LibriVox
Forums

* FAQ    * Search
* Login   * Register
It is currently October 23rd, 2017, 9:06 pm


Post new topic Reply to topic  Page 1 of 2  [ 25 posts ] 
Go to page 1, 2  Next


When listening to a book, do you prefer character voices or vanilla?
Poll ended at October 27th, 2015, 1:36 pm
I prefer character voices 36%  36%  [ 10 ]
I prefer a straight reading with no character voices 25%  25%  [ 7 ]
I enjoy both equally 39%  39%  [ 11 ]
Total votes : 28
Author Message
Offline
Post Posted:: October 20th, 2015, 12:32 pm 
LibriVox Admin Team

Joined: June 15th, 2008, 10:30 pm
Posts: 36546
Location: Toronto, ON (but Minnesotan to age 32)
When listening to a book, do you prefer character voices or vanilla (a straight reading with no character voices)?

Obviously, this is regarding regular projects and not dramatic readings. :)

Feel free to comment!

_________________
Original journals on the Exploration of the Mississippi: Here
Thoughts on the Death Penalty: Here
Watergate Report, Vol 1: Here
Fiction about jail atrocities: It Is Never too Late


Top
 Profile  
Offline
Post Posted:: October 20th, 2015, 12:34 pm 
LibriVox Admin Team

Joined: June 15th, 2008, 10:30 pm
Posts: 36546
Location: Toronto, ON (but Minnesotan to age 32)
OK, so I thought there was a way for admins to add a poll, but I cannot find it. If someone else discovers it, feel free to put it in for me. :roll:

-Voices
-Vanilla
-No preference

_________________
Original journals on the Exploration of the Mississippi: Here
Thoughts on the Death Penalty: Here
Watergate Report, Vol 1: Here
Fiction about jail atrocities: It Is Never too Late


Top
 Profile  
Offline
Post Posted:: October 20th, 2015, 1:30 pm 
LibriVox Admin Team

Joined: January 16th, 2007, 9:23 am
Posts: 13421
There is a pretty wide variation of what constitutes "character voices." It could mean anything from a very slight change in pitch to a completely different accent that sounds nothing like the reader's usual voice. Lots of readers who would call themselves vanilla still use small pitch inflections for characters of the opposite sex.

I suppose I prefer vanilla as the default. That's how I read books to myself (I don't imagine different voices in my head). Every now and then a "character voice" strikes me as wrong, and that interrupts the flow of the book. But I do like well-done character voices too, and I've gotten a lot of enjoyment from LV books read that way. The trouble is that "well-done" is too subjective to make any sort of blanket statement about. (Except one: fake Southern [US] accents drive me up the wall, since I am Southern myself. :))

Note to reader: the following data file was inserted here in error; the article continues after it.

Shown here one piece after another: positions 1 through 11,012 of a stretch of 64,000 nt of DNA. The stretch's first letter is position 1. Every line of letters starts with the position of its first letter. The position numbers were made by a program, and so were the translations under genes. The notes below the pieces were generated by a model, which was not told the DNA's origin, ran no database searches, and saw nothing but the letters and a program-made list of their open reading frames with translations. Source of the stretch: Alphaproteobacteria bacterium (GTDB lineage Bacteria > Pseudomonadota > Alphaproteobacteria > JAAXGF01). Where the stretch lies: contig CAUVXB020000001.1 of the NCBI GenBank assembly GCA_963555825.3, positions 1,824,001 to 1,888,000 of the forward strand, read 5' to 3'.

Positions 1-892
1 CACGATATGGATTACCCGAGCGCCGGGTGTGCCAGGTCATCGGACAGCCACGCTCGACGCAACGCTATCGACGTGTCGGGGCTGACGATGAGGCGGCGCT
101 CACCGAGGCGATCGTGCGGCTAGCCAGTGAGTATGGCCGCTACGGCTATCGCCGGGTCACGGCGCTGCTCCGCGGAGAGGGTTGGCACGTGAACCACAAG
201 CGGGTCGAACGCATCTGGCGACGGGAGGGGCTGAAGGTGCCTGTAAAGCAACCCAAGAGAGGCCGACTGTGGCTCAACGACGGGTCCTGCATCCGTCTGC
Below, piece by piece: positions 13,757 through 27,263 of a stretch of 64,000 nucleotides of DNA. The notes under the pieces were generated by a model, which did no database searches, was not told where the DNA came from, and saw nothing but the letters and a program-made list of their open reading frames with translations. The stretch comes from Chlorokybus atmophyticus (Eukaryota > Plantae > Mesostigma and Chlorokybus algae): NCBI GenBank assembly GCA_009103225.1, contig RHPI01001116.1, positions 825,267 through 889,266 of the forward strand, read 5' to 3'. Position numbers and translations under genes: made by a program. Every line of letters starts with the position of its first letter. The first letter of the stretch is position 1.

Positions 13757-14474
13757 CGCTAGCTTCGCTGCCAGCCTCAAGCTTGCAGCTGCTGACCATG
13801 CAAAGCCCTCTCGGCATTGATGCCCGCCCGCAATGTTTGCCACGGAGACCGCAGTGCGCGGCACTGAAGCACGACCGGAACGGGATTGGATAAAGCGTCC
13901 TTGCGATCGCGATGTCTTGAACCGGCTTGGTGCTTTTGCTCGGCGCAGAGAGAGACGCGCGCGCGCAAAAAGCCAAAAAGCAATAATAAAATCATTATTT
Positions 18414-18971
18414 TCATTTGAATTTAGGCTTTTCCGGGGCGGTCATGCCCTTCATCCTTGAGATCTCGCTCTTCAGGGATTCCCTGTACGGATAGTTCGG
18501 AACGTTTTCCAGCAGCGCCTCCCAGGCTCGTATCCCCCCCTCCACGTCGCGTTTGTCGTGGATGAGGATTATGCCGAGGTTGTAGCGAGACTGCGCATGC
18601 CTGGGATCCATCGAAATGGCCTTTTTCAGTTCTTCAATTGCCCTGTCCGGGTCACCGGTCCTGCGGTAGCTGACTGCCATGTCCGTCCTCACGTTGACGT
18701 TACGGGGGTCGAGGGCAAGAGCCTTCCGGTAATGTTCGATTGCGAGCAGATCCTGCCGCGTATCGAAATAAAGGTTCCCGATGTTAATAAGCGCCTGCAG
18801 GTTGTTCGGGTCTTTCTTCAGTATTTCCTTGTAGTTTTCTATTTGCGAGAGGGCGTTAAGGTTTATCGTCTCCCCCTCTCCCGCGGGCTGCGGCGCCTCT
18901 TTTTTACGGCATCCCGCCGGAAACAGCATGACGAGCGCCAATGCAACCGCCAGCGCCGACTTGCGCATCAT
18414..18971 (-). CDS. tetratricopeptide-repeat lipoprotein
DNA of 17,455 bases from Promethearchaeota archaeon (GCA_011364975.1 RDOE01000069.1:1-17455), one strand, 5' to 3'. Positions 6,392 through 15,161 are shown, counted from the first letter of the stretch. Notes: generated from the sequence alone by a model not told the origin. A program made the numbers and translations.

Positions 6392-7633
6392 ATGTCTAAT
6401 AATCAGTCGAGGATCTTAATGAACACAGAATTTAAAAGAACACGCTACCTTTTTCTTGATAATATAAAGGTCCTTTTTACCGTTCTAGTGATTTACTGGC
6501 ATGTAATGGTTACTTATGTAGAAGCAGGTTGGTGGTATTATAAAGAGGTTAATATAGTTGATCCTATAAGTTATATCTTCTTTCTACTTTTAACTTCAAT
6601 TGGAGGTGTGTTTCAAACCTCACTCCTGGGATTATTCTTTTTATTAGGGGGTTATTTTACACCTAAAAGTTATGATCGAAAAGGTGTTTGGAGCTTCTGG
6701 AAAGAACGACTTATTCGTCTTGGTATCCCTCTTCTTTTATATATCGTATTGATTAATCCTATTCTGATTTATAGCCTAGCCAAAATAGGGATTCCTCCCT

_________________
Laurie Anne


Top
 Profile  
Offline
Post Posted:: October 20th, 2015, 5:04 pm 
LibriVox Admin Team

Joined: August 1st, 2009, 11:30 pm
Posts: 14256
Character voices only when they are well done, I second Laurie Anne here!

I have to say that I've come a long way myself: In my first solos I tried to do a wide variety of character voices, including pitch shifts which are difficult to do (unless you do them with software). I have since moved away from this a little and try to go more towards modifications in tempo to indicate a character. No idea if my readers like it, but at least they don't have to bear too much of it since I mostly do non-fiction anyway. :)

_________________
Cheers,
Ava.

--
AvailleAudio.com


Top
 Profile  
Offline
Post Posted:: October 20th, 2015, 5:24 pm 

Joined: January 17th, 2013, 9:16 pm
Posts: 2100
Location: Rochester, NY
When listening to extensive stretches of conversation in fiction, especially when change of speaker is hard to catch, I appreciate some subtle clue to tell the two speakers apart. But I mean subtle, not theatrical. Anything too "put-on" tends to put me off. Perhaps just one character speaking a bit quicker than the other, or very slightly higher or lower pitched. But other than that, I tend to like just a straight reading -- "vanilla" as you put it in the first post.

This preference for vanilla applies to novels and stories. Dramatic works, of course, are an entirely different matter. There, it's intended that all the dialogue should be in "character" voices, and some theatricality is expected and enjoyed.

Like Availle, I also read mostly non-fiction, where the issue never even arises!

_________________
Maria
My LibriVox Recordings

Thanks to everyone for your patience with my erratic presence here these past few months. I'm back again and ready to start recording!


Top
 Profile  
Offline
Post Posted:: October 21st, 2015, 8:44 pm 

Joined: December 20th, 2013, 1:14 am
Posts: 825
Location: Sydney, Australia
I think this can only be considered on a case-by-case basis.

That said, I think we may be able to suggest some loose guidelines.

1. As a general rule, the "hammier" the character, the more essential the need for a good character voice with which to ham it up. There's no point me using a "straight read" with the various members of the Rudd family in Steele Rudd's "On Our Selection". (For North American readers, the closest equivalents I can think of are the local yokels in "The Egg and I".)

2. When four or five people are all involved in a conversation, particularly when the writer stops using "X said", "Y said", etc, after each bit of speech, distinct character voices make it so much easier to concentrate on the plot, the give-and-take, etc, if you're hearing the story for the first time.